• It was aggressive nationalism that led the Powers to squabble over their interests in Asia, Africa and the Balkans.
    • It was the outraged nationalism of French people that kept alive their spirit of revenge for the loss of Alsace Lorraine and made them the bitterest enemy of Germany.
    • The cry of Italia Irredenta (unredeemed Italy) was the expression of the national ambition of Italy to wrest from Austria the Italian-speaking districts of Trieste and the Trentino.
    • Unsatisfied national aspirations of the Balkan peoples made the Balkan Peninsula a vertiable tinder-box which before long set all Europe ablaze.
    • Hence excess of nationalism was at the back of most of the occurrence that led towards the war.
  • The alliance system or ‘armed camps’:
    • It owed its origin to the diplomacy of Bismarck who realised that France could not easily forget the humiliation inflicted upon her by the loss of Alsace-Lorraine.
      • Hence to safeguard Germany against a possible French attack, he initiated a system of military alliance.
      • This, in its turn, provoked counter-alliances, and in the result Europe was divided into two hostile armed camps.
    • The Triple Alliance between Germany, Austria and Italy confronted the Dual Alliance of France and Russia, supported by the Triple Entente of England, France and Russia.
    • The worst feature of the alliance system was that the treaties were secret. Hence the alliances designated to preserve peace actually aroused fears and suspicious.
    • The alignment of Powers into mutually suspicious groups was fraught with grave menace to international peace.
      • In the recurring crises that occurred from 1906 to 1914 the rival groups confronted each other and took sides.
      • Each of the groups had met with diplomatic rebuffs causing loss of prestige.
      • Thus Germany had been outplayed in the two Moroccan crises by France and Great Britain and this was regarded as the defeat of the Triple Alliance. But in the Bosnian crisis of 1908 the Austro-German combination won a victory over the Triple Entente and humiliated Russia.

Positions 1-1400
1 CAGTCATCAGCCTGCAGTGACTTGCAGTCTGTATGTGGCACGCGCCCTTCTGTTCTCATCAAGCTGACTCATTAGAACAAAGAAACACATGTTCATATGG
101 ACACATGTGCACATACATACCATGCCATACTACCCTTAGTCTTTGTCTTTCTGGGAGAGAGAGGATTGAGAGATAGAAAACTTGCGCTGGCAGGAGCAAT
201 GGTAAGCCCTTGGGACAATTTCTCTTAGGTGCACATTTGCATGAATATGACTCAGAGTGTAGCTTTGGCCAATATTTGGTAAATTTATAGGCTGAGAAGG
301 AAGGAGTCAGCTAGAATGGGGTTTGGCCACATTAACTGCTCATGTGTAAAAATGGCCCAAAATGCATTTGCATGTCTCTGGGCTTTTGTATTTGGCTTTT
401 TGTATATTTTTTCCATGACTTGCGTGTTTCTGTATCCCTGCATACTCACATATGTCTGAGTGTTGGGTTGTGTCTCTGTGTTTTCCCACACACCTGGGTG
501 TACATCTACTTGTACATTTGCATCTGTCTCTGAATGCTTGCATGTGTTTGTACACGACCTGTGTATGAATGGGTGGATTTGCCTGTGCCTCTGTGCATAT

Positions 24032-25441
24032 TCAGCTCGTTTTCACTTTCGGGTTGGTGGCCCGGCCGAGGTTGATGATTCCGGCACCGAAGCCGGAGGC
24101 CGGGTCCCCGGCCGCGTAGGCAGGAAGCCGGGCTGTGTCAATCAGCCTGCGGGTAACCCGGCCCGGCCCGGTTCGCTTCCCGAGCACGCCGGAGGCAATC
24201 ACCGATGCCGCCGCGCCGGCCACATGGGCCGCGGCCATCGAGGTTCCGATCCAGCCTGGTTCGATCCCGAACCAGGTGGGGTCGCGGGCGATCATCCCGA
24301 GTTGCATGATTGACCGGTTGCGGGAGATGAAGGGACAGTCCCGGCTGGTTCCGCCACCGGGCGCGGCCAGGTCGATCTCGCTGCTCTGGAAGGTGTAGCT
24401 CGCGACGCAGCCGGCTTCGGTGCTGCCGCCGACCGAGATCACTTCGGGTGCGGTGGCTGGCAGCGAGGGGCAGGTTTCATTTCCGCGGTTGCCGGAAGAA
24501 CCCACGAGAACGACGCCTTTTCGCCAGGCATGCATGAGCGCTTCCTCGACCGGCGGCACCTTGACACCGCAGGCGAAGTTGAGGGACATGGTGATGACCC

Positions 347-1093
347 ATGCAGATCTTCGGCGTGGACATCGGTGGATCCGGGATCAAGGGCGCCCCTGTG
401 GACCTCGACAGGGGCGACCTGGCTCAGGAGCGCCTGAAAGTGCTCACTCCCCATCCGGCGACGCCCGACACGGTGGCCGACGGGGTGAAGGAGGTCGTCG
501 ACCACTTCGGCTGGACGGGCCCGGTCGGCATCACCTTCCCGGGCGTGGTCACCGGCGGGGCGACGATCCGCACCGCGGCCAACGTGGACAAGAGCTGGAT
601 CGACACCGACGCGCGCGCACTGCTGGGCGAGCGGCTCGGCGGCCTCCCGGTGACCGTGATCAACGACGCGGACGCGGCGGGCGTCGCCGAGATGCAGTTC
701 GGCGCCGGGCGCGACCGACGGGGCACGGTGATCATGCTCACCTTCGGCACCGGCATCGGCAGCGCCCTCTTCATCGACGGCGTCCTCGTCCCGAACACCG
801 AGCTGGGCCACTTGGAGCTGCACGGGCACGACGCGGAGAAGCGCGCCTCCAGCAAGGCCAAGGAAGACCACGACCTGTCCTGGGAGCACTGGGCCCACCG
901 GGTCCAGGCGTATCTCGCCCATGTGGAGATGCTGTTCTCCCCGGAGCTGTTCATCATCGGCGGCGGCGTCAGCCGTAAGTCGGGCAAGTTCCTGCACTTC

• Such alternate diplomatic rebuffs and victories caused increased bitterness, intensified the rivalry of the two system of alliances and thereby set the stage for war.
    • As suspicions mounted between the two opposing camps, Russia, Austria-Hungary and Germany got themselves into situations which they could not escape from without suffering further humiliation; war seemed to be the only way for them to save face.
    • However, many historians think this explanation is not convincing; there had been many crises since 1904, and none of them had led to a major war. In fact, there was nothing binding about these alliances:
      • When Russia was struggling in the war against Japan (1904-5), the French sent no help nor did they support Russia when she protested at the Austrian annexation of Bosnia;
      • Austria took no interest in Germany’s unsuccessful attempts to prevent France from taking over Morocco (the Morocco and Agadir Crises, 1906 and 1911);
      • Germany had restrained Austria from attacking Serbia during the Second Balkan War.
      • Italy, though a member of the Triple Alliance, was on good terms with France and Britain, and entered the war against Germany in 1915.
    • Hence there is a view that no power actually declared war because of one of these treaties of alliance.
  • Competitive militarism:
    • The rising nationalist sentiments, the increasing tension among the Powers and the existence of the two rival systems of alliances, produced a deep sense of insecurity in the minds of the Powers.